Sorry to be a doom and gloom merchant but I’m miserable, grumpy and angry about our Brexit disaster and the long and winding road ahead of us. This is not the end of the beginning as quoted in several papers, this is the beginning of the end. NOT LEAST I am cross because bloody David Cameron is getting paid a fortune by a Ukrainian billionaire to tell a crowd at an event that he “was a Eurosceptic all along.” Honestly. WTF. No one should pay him to speak after what he has done to divide the country.

It comes as no surprise that Theresa May’s Brexit launch has already suffered a series of heavy blows after the key issues in her opening strategy were rejected outright by Europe’s top politicians. Angela Merkell publically dismissed her plan to being talks on a lucrative trade deal saying negotiations on Britain’s EU “divorce” (AND BY THE WAY STOP CALLING IT A DIVORCE – NOT APPROPRIATE TERMINOLOGY) – including a bill for up to 60bn Euros must come first. Whatever we try and agree will not be straightforward. Politics will cut across it dramatically without a doubt. Even if some of the key European leaders are happy to seek middle ground, any one of the 27 rejected member nations of the European Union could hijack the proceedings with their demands. I assume I am not the only to be feeling miserable about this state of affairs and I’ve not seen anything so far to make me feel more optimistic. I don’t even want to think about her threats to withdraw information from Europol and the security issues.

Did anyone who voted for Brexit actually think any of this stuff through? What has happened to our progressive global outlook and who are we trying to kid pretending that it will all be fine, we are going to become a pathetic, shrivelled up little island who nobody wants to play with anymore. It saddens me hugely and the government had better lose their adopted “no-comment” strategy PDQ, as insisting on not saying anything is going to become more and more difficult and frustrating all round.

For a start, triggering Brexit has prompted a spike in online hate speech. This is horrendous. I’m worrying about all the EU citizens whose lives have now been put in jeopardy – or at least uncertainty. This is a basic human rights issue and committing to not rolling back the rights of European migrants is an important first step. They must not be used as political bargaining chips. When will they know whether they and their children will still be welcome here? What rights will they have after the UK has left the EU if they don’t have British citizenship? Will EU citizens be seen as intruders and treated as a ‘second-class citizens’ just because of where they come from, irrespective of what they bring and how long they have been here? Are they going to have two years of feeling unwanted and rejected and therefore their efforts to further integrate into the local communities and financial contributions will not be properly recognised? This country is their home too and I am ashamed and astonished that we are choosing to create such fear and isolation amongst those who worry about their rights being taken away. European leaders have consistently reaffirmed that remaining in the single market requires that Britain accept the free movement of people. That collides with a primary aim of many Brexit supporters — restricting immigration.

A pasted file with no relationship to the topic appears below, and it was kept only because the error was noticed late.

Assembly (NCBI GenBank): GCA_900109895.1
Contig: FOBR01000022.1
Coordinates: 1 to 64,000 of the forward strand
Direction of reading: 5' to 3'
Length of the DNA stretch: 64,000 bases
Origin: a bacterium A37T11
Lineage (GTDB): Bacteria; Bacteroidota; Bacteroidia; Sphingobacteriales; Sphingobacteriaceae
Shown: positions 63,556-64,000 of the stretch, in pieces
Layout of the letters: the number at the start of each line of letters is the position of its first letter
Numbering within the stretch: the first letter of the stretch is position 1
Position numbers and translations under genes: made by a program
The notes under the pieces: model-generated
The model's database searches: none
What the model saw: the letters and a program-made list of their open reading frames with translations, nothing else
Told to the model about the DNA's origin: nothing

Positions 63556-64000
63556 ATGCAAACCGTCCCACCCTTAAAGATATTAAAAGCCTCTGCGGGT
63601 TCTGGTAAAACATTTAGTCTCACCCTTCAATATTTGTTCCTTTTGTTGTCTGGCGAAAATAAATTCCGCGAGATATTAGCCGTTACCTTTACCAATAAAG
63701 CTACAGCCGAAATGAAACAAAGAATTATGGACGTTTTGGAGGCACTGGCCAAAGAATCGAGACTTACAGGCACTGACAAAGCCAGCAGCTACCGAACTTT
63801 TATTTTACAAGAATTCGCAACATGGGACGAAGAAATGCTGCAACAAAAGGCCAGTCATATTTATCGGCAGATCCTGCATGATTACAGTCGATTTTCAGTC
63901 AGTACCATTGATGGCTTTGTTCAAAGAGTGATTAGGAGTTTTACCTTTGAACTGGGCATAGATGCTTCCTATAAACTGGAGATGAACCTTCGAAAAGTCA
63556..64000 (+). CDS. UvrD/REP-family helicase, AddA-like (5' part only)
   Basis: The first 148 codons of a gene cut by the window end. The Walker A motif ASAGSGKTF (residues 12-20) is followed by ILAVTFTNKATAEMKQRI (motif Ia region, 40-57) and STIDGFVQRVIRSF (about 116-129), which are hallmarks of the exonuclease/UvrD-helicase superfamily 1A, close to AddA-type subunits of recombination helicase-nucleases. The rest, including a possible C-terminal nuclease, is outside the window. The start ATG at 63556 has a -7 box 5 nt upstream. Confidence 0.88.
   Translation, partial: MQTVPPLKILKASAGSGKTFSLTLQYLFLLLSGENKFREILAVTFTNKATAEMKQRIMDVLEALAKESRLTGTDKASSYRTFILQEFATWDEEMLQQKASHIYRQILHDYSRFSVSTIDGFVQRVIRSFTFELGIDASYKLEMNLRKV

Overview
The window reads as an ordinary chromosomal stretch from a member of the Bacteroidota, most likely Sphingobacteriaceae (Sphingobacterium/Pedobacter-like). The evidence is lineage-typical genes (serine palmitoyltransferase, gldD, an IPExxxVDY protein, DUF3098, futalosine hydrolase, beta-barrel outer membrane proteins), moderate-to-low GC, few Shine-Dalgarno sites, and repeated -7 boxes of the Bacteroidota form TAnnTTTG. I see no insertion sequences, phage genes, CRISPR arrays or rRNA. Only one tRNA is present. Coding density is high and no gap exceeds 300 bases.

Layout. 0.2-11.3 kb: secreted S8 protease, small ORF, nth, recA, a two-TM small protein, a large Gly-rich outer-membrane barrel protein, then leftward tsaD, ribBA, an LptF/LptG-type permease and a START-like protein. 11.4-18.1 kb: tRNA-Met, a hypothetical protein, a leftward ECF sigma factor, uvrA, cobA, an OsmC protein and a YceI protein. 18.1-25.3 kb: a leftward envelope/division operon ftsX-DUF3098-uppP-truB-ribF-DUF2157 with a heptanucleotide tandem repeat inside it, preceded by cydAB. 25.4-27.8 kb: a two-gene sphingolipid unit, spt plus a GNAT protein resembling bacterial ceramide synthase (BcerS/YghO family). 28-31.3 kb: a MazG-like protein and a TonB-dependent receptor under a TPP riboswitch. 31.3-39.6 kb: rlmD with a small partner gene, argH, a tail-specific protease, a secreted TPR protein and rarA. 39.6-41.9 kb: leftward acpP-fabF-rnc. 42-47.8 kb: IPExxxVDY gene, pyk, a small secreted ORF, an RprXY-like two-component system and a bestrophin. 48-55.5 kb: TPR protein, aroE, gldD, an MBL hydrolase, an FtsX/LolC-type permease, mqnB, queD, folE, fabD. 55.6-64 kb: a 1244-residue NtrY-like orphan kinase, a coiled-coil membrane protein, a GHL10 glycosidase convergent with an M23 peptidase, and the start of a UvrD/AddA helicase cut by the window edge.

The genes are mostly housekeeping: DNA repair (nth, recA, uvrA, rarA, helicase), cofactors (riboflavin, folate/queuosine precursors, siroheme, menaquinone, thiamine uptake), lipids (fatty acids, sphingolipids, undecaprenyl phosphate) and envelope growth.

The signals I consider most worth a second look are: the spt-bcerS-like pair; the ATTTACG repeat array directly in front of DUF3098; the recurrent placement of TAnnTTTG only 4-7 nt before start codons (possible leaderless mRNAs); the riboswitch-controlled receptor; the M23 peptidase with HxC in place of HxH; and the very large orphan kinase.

“There were predictions about what would happen to the economy if the United Kingdom voted to leave,” Ms. May told Parliament on Wednesday as she triggered Article 50. “Those predictions have not proved to be correct. We see a strong economy.” THAT’S BECAUSE NOTHING HAS HAPPENED YET and will continue not to happen FOR THE NEXT TWO YEARS. SORRY I”M BEING SHOUTY BUT I CAN’T HELP IT. We now have two years of talks and negotiations. TWO YEARS. For a start are we seriously going to have to listen to and read news reports every single day for the next two years as we all try to understand the magnitude of the issues to hand? This is going to be very tedious indeed and none of us understand the leap into the dark that we are taking. I cannot imagine that anyone who voted for us to leave has actually thought this through at all. The deadline for all this to be finally sorted will in fact be on April Fool’s Day 2019. How appropriate. It could be 10 years before all the legislation gets sorted out on “The Great Repeal Bill. Is this not a massively backward step? I just don’t understand what on earth we think we are doing trying to extract ourselves from this monolith whilst expecting to come out smelling of roses. How can there be piecemeal negotiations in the absence of an overall trade agreement? It took Canada seven years to do a trade deal with the EU, so two years seems wildly unrealistic.

Why do we presume we are going to get a good deal out of this? “It’s common sense,” said Mr. Véron, an economist. “You don’t allow someone who leaves the club to have better terms than someone who’s in the club, or otherwise the club doesn’t mean anything.” We are leaving one of the biggest clubs on the planet – the largest consumer market on earth and the outcome will almost certainly be costly. Not only have we jeopardised our trading relationship with Europe, but we are about to lose London’s status as banker to the world if they become effectively severed from Europe.

In the next two years of uncertainty we are bound to see not only the financial industry moving jobs to other more secure financial capitals, but other industries too and I’m sure we will start to see very observable, concrete consequences of Brexit very soon that we can do nothing about. Estimates suggest that as many as 35,000 British jobs could disappear with a split from the E.U. as companies seek offices elsewhere.

This is a disaster. What can we do about it? I don’t want to do nothing.


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